The Scottish Government has substantially reduced the value of £140 million-worth of loans and guarantees to private companies, says the public spending watchdog.
The 2018/19 audit of the government's consolidated accounts were unqualified and show that the overall budget of £36,915 million was underspent by £778 million.
Loans totalling £45m to Ferguson Marine Engineering Limited (FMEL) were reduced in value to nil at the end of the financial year due to the shipyard's financial difficulties. The government also reduced:
- an equity stake of £37.4 million in engineering firm Bi-Fab to £2 million to reflect expected losses
- a £39.9 million loan to Prestwick Airport to £6.9m
- a £21.4 million fee for providing financial guarantees to Lochaber Aluminium Smelter to nil to reflect new accounting standards
Improvements have been made to the government's governance arrangements in the last year. However, a commitment to publishing a consolidated account covering the whole of Scotland's public sector has not been fulfilled. And the government's second medium-term financial strategy lacks indicative spending plans and priorities.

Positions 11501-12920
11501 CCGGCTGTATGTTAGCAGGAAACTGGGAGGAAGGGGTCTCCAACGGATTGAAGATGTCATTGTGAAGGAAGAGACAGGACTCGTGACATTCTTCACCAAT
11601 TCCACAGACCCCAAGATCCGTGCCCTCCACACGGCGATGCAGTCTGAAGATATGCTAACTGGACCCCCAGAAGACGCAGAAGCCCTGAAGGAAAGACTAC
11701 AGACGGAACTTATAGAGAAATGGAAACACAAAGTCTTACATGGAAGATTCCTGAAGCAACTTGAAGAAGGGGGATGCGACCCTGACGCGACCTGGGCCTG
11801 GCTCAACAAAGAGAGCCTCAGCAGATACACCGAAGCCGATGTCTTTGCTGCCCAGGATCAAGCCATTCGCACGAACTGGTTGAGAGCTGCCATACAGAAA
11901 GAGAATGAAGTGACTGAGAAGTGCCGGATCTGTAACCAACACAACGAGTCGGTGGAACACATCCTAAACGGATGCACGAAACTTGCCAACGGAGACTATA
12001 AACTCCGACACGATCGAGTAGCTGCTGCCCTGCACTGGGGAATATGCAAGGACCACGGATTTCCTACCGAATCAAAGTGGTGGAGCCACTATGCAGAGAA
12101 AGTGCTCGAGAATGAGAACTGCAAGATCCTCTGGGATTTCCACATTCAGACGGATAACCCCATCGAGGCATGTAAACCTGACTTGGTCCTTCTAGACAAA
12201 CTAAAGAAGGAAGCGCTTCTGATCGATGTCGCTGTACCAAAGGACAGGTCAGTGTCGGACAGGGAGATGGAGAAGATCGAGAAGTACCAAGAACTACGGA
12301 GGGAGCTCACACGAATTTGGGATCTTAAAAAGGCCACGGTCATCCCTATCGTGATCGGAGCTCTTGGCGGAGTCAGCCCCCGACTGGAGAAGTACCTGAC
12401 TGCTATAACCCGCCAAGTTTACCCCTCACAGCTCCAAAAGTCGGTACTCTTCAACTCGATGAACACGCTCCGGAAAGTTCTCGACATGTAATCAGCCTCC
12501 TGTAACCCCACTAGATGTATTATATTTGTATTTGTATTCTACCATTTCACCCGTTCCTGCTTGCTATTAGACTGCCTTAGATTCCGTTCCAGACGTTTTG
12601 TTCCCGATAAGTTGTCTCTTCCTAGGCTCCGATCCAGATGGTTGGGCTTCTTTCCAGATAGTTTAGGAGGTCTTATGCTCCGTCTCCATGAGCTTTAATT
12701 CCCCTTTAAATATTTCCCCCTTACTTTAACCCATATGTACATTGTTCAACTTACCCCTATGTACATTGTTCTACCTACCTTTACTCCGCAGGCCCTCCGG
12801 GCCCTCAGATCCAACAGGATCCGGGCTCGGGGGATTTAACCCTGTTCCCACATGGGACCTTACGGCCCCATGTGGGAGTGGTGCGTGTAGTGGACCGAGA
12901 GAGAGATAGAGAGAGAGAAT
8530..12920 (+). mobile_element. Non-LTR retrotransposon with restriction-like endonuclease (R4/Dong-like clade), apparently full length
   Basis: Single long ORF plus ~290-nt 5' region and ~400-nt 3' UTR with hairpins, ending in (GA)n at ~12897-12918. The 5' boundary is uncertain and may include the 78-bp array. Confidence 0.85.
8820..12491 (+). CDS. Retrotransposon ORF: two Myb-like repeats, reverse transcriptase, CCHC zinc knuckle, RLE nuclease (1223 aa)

The audit also noted the 2018/19 Social Security Scotland accounts were qualified by the auditor, specifically in relation to Carer's Allowance. This is related, in part, to the benefits agency's ongoing reliance on the Department of Work and Pensions to deliver payments and is explored in further detail in the Auditor General's separate report.
Caroline Gardner, Auditor General for Scotland, said:
"The Scottish Government's financial reporting has taken a step backwards at a time when the uncertainty surrounding EU withdrawal will pose unprecedented challenges for the management of public finances. Parliament needs better information to be able to better scrutinise ministers' financial decision-making and to ensure value for money is achieved from a limited budget pot."
"There is a lot more work to be done to manage Social Security Scotland's current reliance on the DWP. More complex and costly benefits are due to be delivered by the agency over the next few years, which increases the potential impact of error and fraud. The agency needs to think about what arrangements will be needed to manage that scenario."